It surprises me that people just don’t seem to learn from history. What am I talking about? A new binary options fraud the level of which I have never seen since Banc De Binary’s attempt to enter the U.S. market. They tried to use press releases, false addresses and misleading information to lure the public into thinking that they were at least operating in New York if not actually in talks with the CFTC for regulation. What did they get? A firm smack on the wrist and denied access to U.S. markets. Will that be the end result in this new case, I don’t know but what I am sure of is that NYStockOptions.com better be ready when the CFTC and the SEC come knocking on their door. Banc De Binary at least had CySEC to help protect them, they are still in business. I’m not so sure about NYStockOptions.
A New Regulated Broker In Town
NYStockOptions is a new broker with new regulation. They maintain offices in New York city, are regulated by the IFR and operate on the TradoLogic binary options platform. The platform itself is fine but I found the expiry to be very limited, in fact there were only intra-day expiry, not counting the short term 60 Second and other Turbo style options, for everything except High/Low trading and that only has end of the month for long term trading. The asset list is quite good, with indices from around the world, 14 major forex pairs, 8 different commodity trades and a healthy number of international stocks. Options available for trading include standard digital options, Turbo (speed trading/60 Seconds), Range and Touch.
On face value the broker appears to be on the level but because I know better it only took a little digging to uncover the truth. First of all, it is not legal to operate spot binary brokerages in the U.S. Any claims to the contrary are completely false. If this were not the case then the CFTC would not have cracked down on BDB in the first place. Now, moving on to the location of the offices. The name of the company and other underhanded tactics will lead you to believe this is a legitimate NY based operation but oh no my friend, oh no. The name, NYStockOptions, is the first draw. It sounds legit, right? New York, stock options, they go together like peanut butter chocolate. However, as a wise man once said, A rose by any other name would smell as sweet.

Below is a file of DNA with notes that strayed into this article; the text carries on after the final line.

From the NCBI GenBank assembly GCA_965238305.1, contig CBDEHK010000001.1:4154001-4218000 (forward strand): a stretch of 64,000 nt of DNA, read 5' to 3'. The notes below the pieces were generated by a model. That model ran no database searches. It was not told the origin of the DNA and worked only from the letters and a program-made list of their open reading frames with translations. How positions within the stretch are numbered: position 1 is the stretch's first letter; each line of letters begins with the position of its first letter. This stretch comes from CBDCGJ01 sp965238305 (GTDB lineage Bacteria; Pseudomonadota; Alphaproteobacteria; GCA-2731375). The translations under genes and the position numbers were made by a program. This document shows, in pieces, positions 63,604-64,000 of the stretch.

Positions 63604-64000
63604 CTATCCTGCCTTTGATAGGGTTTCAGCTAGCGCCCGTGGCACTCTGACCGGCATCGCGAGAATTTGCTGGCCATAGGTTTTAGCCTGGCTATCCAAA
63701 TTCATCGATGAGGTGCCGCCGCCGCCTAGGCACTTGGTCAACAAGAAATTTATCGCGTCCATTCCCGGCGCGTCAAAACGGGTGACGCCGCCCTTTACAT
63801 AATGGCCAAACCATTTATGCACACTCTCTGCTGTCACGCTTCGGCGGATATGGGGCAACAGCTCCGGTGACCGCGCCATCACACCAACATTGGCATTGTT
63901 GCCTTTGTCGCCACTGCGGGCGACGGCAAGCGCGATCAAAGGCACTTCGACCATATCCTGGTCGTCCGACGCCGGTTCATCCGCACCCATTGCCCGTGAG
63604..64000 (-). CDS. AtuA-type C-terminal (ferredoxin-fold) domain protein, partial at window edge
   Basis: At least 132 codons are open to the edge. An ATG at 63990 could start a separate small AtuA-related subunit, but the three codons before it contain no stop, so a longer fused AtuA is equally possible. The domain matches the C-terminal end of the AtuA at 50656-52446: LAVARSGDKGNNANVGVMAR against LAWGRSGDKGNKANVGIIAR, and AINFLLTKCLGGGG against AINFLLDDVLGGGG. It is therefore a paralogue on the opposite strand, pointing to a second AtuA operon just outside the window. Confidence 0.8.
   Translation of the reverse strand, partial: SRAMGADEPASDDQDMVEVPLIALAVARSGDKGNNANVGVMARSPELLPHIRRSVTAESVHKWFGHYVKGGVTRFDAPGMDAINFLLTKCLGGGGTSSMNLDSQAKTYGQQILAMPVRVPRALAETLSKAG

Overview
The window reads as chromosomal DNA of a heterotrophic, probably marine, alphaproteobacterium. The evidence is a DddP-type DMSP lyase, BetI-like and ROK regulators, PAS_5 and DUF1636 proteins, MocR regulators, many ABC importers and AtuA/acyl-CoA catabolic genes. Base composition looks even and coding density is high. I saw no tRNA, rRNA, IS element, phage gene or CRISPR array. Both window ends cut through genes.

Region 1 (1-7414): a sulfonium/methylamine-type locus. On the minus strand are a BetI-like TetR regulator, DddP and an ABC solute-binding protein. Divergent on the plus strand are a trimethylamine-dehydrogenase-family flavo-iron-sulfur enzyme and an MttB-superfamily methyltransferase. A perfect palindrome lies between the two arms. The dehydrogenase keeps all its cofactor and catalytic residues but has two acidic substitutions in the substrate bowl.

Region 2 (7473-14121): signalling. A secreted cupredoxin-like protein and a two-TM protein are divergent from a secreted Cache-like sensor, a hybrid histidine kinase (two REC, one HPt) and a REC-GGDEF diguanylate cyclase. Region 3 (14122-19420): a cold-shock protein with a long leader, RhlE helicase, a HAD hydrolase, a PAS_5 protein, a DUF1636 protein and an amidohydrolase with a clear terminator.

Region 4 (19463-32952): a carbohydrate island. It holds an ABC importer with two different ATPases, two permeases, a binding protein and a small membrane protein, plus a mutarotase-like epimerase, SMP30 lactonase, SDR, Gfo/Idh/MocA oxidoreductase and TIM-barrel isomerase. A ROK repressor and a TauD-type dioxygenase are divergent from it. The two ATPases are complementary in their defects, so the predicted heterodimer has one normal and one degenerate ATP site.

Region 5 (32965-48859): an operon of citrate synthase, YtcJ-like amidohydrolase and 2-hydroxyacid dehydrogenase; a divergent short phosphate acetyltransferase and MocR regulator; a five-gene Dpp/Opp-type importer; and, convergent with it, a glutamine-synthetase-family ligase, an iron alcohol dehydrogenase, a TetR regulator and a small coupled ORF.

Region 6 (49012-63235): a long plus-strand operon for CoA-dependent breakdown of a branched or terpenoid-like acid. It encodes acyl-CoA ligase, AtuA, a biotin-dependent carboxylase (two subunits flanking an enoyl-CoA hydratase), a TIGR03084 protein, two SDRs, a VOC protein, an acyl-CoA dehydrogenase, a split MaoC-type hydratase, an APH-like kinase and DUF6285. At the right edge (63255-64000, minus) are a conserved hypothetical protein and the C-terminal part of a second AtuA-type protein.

This company is in fact based in Belize. If you take the time to read the fine print you will find that the address listed in New York, 41 Madison Avenue 31st floor, is actually a virtual office called Regus.com. Regus provides a number of virtual office services including email, physical mail and phone answering. An easy way for any business any where in the world to create the illusion of U.S. residence. This broker is actually based in Belize and even go so far as to put the words “United States” after the Belize address, seriously. As for regulation, it is really no better. The IFRA or International Financial Regulatory Agency, Inc, is an independent international financial regulator with no authority whatsoever except for that granted by itself and those who choose to register with it. Which I think may be limited to NYStockOptions.com because they are the only ones I can find listed. . . and because the IFRA is yet another dummy front corporation operating out of a virtual office run by Regus, go figure.
Adding to the depth of the fraud being perpetrated by this broker is another sister website called NYSOHedge, located at NYSOExchange.com. This website is a so-called hedge fund located at the same New York address as NYStockOptions. The hedge fund uses aggressive growth tactics with three different account types based loosely on actual U.S. investing requirements. Their “certified” investor must have an account of over $100,000, the “margin” account requires a minimum of $25,000, the same requirement for an actual margin account for trading futures, etc. This account is guaranteed from loss because the “hedge all investments”. BS!
This broker and the associated hedge fund are not to be trusted. Even if they are on the level, and that is a very big if in my opinion, you have to assume that they are going to get shut down, and shut down hard, by the CFTC and/or SEC very very soon. But, if they are on the level, why go to so much trouble to make it look like they are based in the U.S. and regulated when in fact they are not?
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